According to the Governor’s budget presentation, the FY2013 capital budget recommendation appears to include three new areas of bond-funded spending outside the Illinois Jobs Now! program. These projects make up $3.0 billion of the total $5.0 billion in new recommended spending and would need additional revenue sources to support the increase in capital borrowing, according to the Governor’s senior budget officials. However, the possible revenues sources have not yet been proposed.
The capital projects list for FY2013 includes $950 million for a new program called 21st Century Schools to upgrade education technology and facilities statewide. It does not specify individual projects but divides the program into separate grants areas including $566 million for pre-kindergarten through 12th grade, $240 million for public universities, $144 million for community colleges and $50 million for construction of early childhood education facilities. Other new bond-funded appropriations include unspecified grants totaling $500 million for drinking water projects, $400 million for wastewater projects and $100 million for flood control initiatives. Finally, the FY2013 capital list includes roughly 120 lines for grants and projects to upgrade and maintain to State facilities totaling approximately $1 billion.
Not only does the State lack a budget book to explain the additional capital spending proposed for FY2013, but it continues to reauthorize and expand its current capital spending without an established and publicly available capital improvement plan (CIP). A well-organized and annually updated CIP helps ensure efficient and predictable execution of capital projects and helps prevent the waste of scarce funding resources. Establishing a multi-year CIP is a best practice recommended by the Government Finance Officers Association and includes:
- A comprehensive inventory of all state-owned assets, with description of useful life and current condition;
- A five-year summary list of all projects and expenditures per project as well as funding sources per project;
Criteria for projects to earn funding in the capital budget including a description of an objective and needs-based prioritization process;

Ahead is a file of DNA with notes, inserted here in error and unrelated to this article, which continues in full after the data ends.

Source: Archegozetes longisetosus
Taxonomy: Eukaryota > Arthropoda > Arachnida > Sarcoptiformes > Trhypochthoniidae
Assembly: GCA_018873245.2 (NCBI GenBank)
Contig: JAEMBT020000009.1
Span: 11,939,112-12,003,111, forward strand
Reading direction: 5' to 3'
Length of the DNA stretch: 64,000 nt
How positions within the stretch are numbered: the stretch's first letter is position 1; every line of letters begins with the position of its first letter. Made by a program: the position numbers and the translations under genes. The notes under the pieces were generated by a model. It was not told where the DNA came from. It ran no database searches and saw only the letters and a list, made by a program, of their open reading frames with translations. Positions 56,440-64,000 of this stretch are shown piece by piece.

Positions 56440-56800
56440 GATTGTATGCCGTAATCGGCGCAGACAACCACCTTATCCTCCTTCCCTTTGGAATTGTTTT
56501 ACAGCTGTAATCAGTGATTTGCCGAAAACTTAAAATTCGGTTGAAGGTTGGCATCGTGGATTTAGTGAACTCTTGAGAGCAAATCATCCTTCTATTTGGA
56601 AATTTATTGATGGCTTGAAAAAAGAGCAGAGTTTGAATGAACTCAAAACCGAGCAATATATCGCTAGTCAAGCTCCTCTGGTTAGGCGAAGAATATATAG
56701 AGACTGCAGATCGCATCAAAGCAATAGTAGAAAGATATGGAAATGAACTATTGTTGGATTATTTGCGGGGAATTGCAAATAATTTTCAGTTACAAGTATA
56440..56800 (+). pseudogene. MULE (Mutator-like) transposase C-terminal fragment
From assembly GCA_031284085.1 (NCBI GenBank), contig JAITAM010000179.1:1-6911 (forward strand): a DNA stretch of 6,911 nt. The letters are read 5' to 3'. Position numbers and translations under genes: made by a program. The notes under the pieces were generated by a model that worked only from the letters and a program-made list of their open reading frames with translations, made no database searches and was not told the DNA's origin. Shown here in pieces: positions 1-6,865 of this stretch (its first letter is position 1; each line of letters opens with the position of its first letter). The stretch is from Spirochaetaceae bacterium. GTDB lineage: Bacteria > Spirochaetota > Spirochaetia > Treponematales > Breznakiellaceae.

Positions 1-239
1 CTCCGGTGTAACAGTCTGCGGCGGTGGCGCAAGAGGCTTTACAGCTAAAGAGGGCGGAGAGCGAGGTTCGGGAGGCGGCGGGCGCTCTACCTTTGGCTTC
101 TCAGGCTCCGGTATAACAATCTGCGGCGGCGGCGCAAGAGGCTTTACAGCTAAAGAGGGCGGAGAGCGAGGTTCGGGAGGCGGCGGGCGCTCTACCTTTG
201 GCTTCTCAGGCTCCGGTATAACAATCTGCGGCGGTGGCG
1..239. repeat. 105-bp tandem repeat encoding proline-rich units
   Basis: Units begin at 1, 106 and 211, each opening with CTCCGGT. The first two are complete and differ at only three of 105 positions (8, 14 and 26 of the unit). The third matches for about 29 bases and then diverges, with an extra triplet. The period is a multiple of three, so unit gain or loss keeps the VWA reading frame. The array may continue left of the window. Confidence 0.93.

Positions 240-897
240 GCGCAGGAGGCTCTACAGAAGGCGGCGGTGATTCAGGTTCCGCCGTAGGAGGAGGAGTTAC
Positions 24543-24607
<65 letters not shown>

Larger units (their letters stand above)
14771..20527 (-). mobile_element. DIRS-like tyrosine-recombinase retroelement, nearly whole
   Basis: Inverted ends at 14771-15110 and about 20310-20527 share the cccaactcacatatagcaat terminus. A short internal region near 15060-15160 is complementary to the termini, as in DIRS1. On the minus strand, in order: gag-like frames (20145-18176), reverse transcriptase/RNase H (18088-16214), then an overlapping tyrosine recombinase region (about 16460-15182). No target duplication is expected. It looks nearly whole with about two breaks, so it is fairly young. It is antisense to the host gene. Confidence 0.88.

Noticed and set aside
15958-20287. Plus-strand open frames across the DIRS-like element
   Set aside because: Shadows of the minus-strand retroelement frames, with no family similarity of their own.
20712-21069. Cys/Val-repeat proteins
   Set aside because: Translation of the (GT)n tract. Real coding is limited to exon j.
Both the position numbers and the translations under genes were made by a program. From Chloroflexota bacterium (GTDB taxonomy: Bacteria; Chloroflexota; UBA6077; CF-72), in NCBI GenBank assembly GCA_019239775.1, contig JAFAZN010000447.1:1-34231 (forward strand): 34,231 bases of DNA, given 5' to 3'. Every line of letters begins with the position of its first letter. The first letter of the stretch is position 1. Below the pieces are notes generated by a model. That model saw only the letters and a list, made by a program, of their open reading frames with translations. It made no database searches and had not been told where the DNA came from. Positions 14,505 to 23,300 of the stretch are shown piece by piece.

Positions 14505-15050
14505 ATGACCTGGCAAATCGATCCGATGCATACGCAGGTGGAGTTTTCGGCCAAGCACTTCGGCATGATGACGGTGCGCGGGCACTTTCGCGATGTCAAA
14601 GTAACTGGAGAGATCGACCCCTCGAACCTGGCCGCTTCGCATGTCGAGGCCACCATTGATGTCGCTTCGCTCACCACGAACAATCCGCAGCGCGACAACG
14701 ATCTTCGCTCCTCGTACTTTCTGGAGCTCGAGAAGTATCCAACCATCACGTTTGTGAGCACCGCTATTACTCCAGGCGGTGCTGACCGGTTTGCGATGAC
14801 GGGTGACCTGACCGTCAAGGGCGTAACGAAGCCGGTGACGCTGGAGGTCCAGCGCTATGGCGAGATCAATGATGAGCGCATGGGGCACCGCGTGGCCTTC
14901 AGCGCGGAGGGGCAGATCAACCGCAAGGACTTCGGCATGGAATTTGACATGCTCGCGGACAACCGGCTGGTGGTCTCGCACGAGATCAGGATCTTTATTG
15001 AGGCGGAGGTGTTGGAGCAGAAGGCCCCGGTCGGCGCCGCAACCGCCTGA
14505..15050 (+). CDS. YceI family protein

Information about the impact of capital spending on the annual operating budget of each project;
Brief narrative descriptions of individual projects, including the purpose, need, history, and current status of each project; and
An expected timeframe for completing each project and a plan for fulfilling overall capital priorities.
Although the annual capital budget book usually contains some of these elements for some projects, a large portion of the budget lacks such detail. A list of nearly 5,000 appropriations usually accompanies the capital budget document but no planning documents are available to explain the prioritization of projects or the total capital needs of the State. The capital budget book usually includes a description of a process coordinated by the Capital Development Board and GOMB to assemble and prioritize the projects in the capital program, but typically no documentation of the process, comprehensive needs assessment, final ranking or schedule for funding projects are included in the budget book. More than half of the spending in the capital budget is described in terms of broad grants for various spending areas. However, many agencies and other governments that receive capital funding do maintain their own CIPs outside the Governor’s budget. Some good examples of organizations that receive funding from the state capital budget and maintain multi-year CIPs include Illinois Department of Transportation, the Illinois State Board of Education and the Regional Transportation Authority, which oversees funding for mass transit in the greater Chicago metropolitan region.